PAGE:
The Five Most Important Things I’ve Learned since College
Today’s guest post is by Nicole Crimaldi, founder of MsCareerGirl.com: a career and self-improvement blog for ambitious young professionals.
I loved college. It changed my life.
College had such a great impact on my life, that I created Ms. Career Girl, in part, to help young professionals transition to life after college. At the time of this post, I’ve been out of college for about four years. A lot has happened in my personal and professional life in four years: 3 jobs, a few failed relationships, several moves, financial ups and downs, and a hell of a lot of learning.
The five most important things I learned since graduating college
1. You don’t need to know every detail to succeed.
My first job out of college was selling sub-prime mortgages. I had to call prospects and try to sell them on improving their financial situation by re-structuring their debt. Before I picked up the phone, I always wanted to use my handy mortgage calculator to analyze the prospect’s current situation and provide several possible solutions. Take a wild guess what would happen after spending at least 10 minutes running numbers? I’d get the prospect’s voicemail.
My manager sat me down and told me that while he appreciated my attention to detail and love for my calculator, I didn’t need to know every detail to close a sale. He said that it’s easy to spew out all the details at once, overwhelm the customer, and lose the sale (or get hung up on!). Or even worse, you spend all that time worrying and preparing, only to have no one answer the phone.
Why live in the future before you’ve even experienced the present?
2. Stop living in the future.
In high school you’re trying to get to a great college. In college, you’re trying to get a great job. You graduate and realize you don’t really like that first job so you try to get promoted or get out. Then maybe you think grad school is the answer. Or moving in with your boyfriend. Or getting engaged. Or starting a business. What happens when you get there?
There will always be something else to chase.
As you get to these supposed “landmark moments,” you may experience disappointment or maybe even failure because you didn’t…
3. Stop setting unrealistic expectations.
New Years Eve is a simple example: You spend tons of money on a new outfit, buy a $150 ticket to a swanky party and talk about it with your friends for 2 weeks. You get there and realize that it’s just another night out, but 4 times as expensive.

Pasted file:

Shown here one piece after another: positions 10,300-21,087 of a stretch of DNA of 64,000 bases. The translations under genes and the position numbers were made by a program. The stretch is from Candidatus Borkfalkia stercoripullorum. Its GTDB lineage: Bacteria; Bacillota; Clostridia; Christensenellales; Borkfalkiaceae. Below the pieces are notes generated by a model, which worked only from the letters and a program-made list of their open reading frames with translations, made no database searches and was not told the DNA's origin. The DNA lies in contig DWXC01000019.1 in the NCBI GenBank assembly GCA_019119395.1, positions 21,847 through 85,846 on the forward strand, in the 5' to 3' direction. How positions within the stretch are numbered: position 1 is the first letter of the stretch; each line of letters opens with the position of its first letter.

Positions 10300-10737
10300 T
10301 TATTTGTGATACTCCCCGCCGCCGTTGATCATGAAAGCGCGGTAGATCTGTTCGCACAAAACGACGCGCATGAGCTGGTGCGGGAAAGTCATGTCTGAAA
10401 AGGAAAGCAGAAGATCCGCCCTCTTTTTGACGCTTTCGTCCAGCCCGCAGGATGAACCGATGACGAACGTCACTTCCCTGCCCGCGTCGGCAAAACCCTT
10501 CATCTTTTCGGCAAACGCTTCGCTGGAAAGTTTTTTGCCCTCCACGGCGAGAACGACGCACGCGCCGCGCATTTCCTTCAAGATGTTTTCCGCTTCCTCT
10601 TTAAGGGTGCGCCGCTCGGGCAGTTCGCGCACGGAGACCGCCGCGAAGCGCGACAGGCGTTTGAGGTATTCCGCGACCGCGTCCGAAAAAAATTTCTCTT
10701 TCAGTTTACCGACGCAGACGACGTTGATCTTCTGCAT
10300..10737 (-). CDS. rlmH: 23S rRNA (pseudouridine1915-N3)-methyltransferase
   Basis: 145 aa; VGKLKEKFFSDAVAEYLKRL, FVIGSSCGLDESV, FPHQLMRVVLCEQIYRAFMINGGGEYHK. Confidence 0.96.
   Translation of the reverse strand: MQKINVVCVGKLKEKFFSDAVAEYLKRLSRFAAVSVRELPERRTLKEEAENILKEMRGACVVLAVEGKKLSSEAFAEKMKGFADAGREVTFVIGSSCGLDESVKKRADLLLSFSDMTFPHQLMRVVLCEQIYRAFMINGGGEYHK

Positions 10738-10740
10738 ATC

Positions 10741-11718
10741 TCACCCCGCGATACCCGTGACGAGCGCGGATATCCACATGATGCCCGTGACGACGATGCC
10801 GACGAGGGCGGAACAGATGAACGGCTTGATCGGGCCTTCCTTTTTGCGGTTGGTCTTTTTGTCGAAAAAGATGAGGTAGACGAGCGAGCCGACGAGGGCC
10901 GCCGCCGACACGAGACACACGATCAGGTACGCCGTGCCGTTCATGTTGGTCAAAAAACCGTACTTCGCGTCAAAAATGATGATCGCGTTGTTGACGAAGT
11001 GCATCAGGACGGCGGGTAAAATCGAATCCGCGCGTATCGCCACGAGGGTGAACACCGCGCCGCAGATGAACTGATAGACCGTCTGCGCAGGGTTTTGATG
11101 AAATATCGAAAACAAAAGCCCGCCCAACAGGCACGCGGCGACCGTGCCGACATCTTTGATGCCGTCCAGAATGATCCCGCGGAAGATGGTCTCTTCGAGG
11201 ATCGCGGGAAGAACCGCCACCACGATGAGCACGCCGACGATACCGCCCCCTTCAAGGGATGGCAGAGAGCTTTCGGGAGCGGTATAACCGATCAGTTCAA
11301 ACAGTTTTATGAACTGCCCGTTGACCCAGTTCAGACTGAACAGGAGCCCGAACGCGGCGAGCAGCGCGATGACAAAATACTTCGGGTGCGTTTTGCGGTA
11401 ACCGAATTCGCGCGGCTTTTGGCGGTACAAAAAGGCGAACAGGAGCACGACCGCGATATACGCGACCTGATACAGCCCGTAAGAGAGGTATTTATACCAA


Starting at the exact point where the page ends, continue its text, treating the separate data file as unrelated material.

Same applies for dating, jobs and people.
* You will not meet your dream guy/girl out every time you go out.
* Not every job is what you thought it would be during the interview.
* Every rose has thorns.
* People WILL disappoint you: co-workers will suck, family may not approve of everything you are doing.
Setting too high of expectations only leads you to feel disappointed at the end of the day. You probably set unrealistic expectations because you failed to accept that…
4. There are several ways to skin a cat.
When I first graduated college, I had it in my head that being successful at age 22 was working for a huge company in a skyscraper, living in a swanky apartment downtown Chicago, and making at least $X per year. Maybe it was my school, or the crowd I hung out with, but anything other than that just didn’t seem cool. Success looked only ONE way to me.
When I graduated, I did work for a huge company. In a suburban industrial park. At half the salary that I expected to make. While I lived w/ my parents….
If I would’ve been more open-minded, I would’ve been a lot more comfortable in my skin. I would’ve been able to focus on learning, growing, taking risks, finding myself, enjoying my co-workers, etc. I needed to learn to….
5. STOP all or nothing thinking.
I remember the summer after graduation where I sat down with my Mom in tears and told her I was frustrated because I wasn’t a blonde or a brunette. I wasn’t a republican or a democrat. I liked corporate America but I also liked the idea of starting my own business. I felt so torn that I wasn’t able to put my identity and values into one box.
I laugh now, because I think my ability to see both sides of things and embrace change will be more valuable.
“All or nothing thinking” includes thoughts like:
* You’re successful or you’re a failure.
* You’re skinny or you’re fat.
* It is only Black or white.
* If you don’t follow this path, you are wrong.
* If I quit my job because I hate it, I’m a failure.
* Drink too much or don’t drink at all.
* If you make a mistake, you’re out of my life.
* If they don’t do this, I’m quitting.
* I have to make $X per year, or I am not successful.
* How can you relate to these five lessons?
* What lessons have YOU learned since graduating college?
* What advice would you give to those who are about to graduate?
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